The post was originally featured at Organizing Upgrade. Reposted with permission.
By Marc Kagan
On April 23th, 2020, some 26.5 million Americans were unemployed, and the St. Louis Fed has estimated that 47 million people may be unemployed by the end of June, with unemployment reaching 32%. The Congressional Budget Office expects at least a 9% unemployment rate through 2021 and perhaps beyond. Tens of millions more will have exhausted their savings, facing mounting debt, evictions, foreclosures. All this on top of the existing problems of neoliberalism’s economy of precarity. As is usual, the crisis will hit the working poor, people of color, and youth the hardest.
What strategies and tactics can organizers and working people more broadly draw on today, in order to build social and political power in this crisis? Historically, the unemployed have organized themselves into networks of mutual aid in moments of crisis, but also to make transformative political demands, often with direct action as a central tool. Marc Kagan talked to Frances Fox Piven, author of Poor People’s Movements, about past efforts, and current possibilities. Fox Piven is a prolific writer, a long-time practitioner of the unruly, disruptive behavior she so often advocates, and even an effective lobbyist—she is credited with playing a central role in the 1993 “Motor Voter” Act. This interview has been edited for clarity and length.
Marc Kagan: Tell me about previous efforts of the unemployed and their advocates during economic crises? Are there commonalities that we should be looking to now?
Frances Fox Piven: Of course there are. When large numbers of people are unemployed they become desperate. Just the fact of unemployment and need and starvation is not exactly what drives people to protest, but if they also think that they have some rights that are being violated in this time of disaster, they are very likely to protest.
Long before there was anything you could call capitalism, there were food riots, for example, at times when harvests failed, people would protest; they would commandeer food supplies that they did not own, and often distributed them according to what they considered to be a just and fair system. A food riot was premised on the idea that people have a right to live, and there was a reciprocity implicit in a community and in a society, which helped to account for why people acquired the anger and the courage to commandeer food supplies.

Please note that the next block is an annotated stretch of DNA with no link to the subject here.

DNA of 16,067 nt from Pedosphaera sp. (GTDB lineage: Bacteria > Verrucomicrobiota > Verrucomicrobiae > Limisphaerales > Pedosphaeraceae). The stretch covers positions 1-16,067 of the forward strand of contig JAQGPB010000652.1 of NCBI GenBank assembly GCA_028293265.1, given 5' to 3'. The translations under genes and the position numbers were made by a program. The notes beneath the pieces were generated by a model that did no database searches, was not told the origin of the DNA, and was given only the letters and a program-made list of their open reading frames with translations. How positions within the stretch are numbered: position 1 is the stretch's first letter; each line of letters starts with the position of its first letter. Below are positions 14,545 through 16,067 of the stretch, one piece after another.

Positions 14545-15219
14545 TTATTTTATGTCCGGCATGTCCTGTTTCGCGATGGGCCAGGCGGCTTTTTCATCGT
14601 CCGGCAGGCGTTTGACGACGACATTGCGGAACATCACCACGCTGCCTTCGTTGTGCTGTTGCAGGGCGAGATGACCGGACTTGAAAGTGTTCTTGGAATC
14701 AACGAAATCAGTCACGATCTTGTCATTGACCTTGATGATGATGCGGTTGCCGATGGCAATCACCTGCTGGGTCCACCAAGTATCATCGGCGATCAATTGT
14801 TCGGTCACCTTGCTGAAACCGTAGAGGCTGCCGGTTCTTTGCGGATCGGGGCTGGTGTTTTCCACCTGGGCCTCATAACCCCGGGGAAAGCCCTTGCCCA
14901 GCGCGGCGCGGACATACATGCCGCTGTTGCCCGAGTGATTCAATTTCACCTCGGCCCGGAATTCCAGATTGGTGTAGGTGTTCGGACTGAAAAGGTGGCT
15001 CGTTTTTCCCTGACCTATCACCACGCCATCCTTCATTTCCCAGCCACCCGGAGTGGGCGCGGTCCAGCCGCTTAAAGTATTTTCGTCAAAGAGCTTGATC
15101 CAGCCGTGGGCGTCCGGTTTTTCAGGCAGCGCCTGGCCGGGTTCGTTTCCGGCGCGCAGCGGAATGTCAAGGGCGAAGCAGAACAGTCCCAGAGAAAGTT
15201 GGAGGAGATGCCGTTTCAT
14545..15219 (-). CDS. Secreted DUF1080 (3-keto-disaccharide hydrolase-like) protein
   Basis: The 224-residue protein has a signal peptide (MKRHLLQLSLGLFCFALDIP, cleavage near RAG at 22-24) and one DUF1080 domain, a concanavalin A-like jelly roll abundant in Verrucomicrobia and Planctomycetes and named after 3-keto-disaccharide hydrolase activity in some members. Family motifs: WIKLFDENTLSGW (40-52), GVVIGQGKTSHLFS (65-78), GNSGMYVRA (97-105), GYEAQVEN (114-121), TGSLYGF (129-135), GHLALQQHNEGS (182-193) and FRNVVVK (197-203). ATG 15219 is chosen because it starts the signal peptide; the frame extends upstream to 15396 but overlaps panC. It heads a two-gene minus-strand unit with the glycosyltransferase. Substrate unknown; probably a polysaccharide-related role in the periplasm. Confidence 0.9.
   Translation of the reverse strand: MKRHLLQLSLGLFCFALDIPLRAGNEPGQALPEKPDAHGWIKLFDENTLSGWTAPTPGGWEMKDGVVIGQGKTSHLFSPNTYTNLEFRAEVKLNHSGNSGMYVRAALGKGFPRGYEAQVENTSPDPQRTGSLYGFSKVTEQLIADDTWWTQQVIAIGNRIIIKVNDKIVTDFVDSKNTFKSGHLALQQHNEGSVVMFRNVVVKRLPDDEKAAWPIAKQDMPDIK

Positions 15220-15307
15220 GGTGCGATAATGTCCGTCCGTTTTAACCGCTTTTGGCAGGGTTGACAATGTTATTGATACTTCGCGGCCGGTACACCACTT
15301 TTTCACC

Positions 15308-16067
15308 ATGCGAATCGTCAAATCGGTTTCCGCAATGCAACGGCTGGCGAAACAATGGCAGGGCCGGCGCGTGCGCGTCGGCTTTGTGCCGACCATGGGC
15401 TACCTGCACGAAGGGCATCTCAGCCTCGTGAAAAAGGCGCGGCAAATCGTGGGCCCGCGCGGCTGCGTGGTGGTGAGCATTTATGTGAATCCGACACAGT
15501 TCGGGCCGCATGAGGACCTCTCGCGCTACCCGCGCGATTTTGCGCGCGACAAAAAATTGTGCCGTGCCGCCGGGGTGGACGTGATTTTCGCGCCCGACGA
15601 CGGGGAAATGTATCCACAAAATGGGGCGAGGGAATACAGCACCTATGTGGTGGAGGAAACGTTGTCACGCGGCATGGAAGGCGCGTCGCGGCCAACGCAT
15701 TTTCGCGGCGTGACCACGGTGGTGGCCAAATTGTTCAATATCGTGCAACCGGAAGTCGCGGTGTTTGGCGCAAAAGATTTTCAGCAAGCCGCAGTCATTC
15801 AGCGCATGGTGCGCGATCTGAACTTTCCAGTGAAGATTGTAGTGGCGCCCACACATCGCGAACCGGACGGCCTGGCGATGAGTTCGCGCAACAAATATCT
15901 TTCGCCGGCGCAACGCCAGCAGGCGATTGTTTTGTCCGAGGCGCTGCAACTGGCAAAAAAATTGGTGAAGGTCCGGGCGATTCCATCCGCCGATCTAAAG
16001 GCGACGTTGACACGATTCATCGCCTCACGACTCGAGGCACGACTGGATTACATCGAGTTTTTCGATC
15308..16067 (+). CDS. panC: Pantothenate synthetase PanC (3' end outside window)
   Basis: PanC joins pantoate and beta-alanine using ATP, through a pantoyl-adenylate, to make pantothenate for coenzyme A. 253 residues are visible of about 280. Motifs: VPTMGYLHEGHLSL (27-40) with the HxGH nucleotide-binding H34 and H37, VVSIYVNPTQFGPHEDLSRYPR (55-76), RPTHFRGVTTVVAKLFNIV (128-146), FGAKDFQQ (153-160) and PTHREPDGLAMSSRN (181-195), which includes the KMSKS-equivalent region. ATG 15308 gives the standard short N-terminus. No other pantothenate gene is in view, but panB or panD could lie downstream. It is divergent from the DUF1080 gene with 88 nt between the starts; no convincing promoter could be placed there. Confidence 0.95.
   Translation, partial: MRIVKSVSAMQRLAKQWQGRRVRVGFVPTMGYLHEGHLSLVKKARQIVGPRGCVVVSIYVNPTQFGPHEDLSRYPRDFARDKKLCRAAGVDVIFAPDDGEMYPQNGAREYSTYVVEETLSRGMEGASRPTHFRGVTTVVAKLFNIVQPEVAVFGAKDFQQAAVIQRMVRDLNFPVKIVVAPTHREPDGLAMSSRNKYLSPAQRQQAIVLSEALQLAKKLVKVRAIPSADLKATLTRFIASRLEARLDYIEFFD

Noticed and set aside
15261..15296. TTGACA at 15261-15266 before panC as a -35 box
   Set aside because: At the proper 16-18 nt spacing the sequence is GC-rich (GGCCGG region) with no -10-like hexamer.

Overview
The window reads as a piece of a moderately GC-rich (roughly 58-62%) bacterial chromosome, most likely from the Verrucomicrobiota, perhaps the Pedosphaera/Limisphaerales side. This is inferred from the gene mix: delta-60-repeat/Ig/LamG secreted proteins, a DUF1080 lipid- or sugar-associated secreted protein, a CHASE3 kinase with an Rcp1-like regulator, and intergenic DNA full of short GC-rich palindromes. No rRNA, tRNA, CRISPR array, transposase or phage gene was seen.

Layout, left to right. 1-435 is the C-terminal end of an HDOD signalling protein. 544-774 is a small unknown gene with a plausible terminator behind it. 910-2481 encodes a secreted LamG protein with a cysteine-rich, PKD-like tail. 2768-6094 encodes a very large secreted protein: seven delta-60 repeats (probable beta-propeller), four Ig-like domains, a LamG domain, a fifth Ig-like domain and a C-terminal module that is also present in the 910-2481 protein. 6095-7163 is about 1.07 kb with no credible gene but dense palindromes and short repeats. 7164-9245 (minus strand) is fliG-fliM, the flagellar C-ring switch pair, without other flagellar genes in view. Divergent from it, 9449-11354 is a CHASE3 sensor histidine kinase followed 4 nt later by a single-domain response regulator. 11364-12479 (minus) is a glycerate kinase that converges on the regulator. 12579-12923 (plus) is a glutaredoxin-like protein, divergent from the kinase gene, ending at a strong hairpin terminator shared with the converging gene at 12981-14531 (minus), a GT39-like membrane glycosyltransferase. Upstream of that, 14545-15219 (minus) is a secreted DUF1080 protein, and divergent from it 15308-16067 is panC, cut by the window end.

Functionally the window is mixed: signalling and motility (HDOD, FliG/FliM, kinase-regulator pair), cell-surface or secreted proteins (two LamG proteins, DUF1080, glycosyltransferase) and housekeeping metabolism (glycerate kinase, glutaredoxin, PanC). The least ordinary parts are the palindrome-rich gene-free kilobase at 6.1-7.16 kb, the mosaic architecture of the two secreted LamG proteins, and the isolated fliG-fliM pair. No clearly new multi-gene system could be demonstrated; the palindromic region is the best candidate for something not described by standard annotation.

Although that should not leave one to think that they always protest when they’re in need; if people think that the scarcity that they are enduring is inevitable and justified they will starve quietly too; that happens as well.
So they have to think it’s not inevitable and they have to think that it’s not justified, and they have to think they can do something about it. The last belief, that they can do something about it, is very important. During times of depression, or times when the harvests failed, the protestors included many of the people who were poor and hungry before the harvest failed, but the fact that there are large numbers of people who are in the same straits gives courage to the perennially poor or starving people in a community.
So mass unemployment changes the ideology that unemployment and poverty in general are personal failings?
Yes, it usually has that effect if it is widespread, if the economic collapse affects many people, and if major institutions that are considered substantial and solid also grind to a halt. It was important in the 1930s that the banks closed their doors; that was a kind of symbol of the crisis that US capitalism confronted.
In what ways does it matter when the middle class and, in this case, small businesses and contractors are swept up in what is normally poor people’s despair? How does it change the response?
I think it helps to give courage to people who are on the edge of protest, because these are the people who ordinarily scorn the poor, who ordinarily have contempt for the hungry and [now] they also are in dire straits; so yes, it can help. And, after all, in the world of the urban or rural poor, the people we call middle class are models; and if the model, if the exemplary citizen, is also in dire straits that makes it clearer that the problem is not a problem of “me,” and it’s not a problem of my family or my immediate community, but it’s a problem with the system.
Does it affect things, though, that those groups come in with a different ideology about the government or how people should act in crisis?
There are all sorts of ideological dispositions that are at work in times of disaster and upheaval. Ideas of the middle class are always there, and people are always being preached to by middle class leaders, by their pastors, or priests, or rabbis, or the bank vice president or the editor of the local newspaper. They’re always being scolded, and talked to about the values that lead to success in a capitalist society.
What happened in the Great Depression is that there were other kinds of leaders that appeared. The American communists were very important in the mass protests. They announced the slogans that denounced unemployment and said that we should get wages even if we didn’t work. They led the rent strikes that swept through New York and other major cities. They put the furniture back in the apartments when the police or the sheriff emptied the apartments. But it wasn’t only communists; local religious leaders often became leaders of the unemployed, or leaders of the rural people who gathered to resist foreclosures of farms and who threatened whoever was holding the auction, so that the farm was sold back to the owner for a piddling amount.
The point being that people do have a capacity to advance and to adopt the ideas that justify their resistance, no matter that the middle class or clergy or teachers have been scolding them for all of their lives about the importance of thrift and obedience.
Direct Action of the Unemployed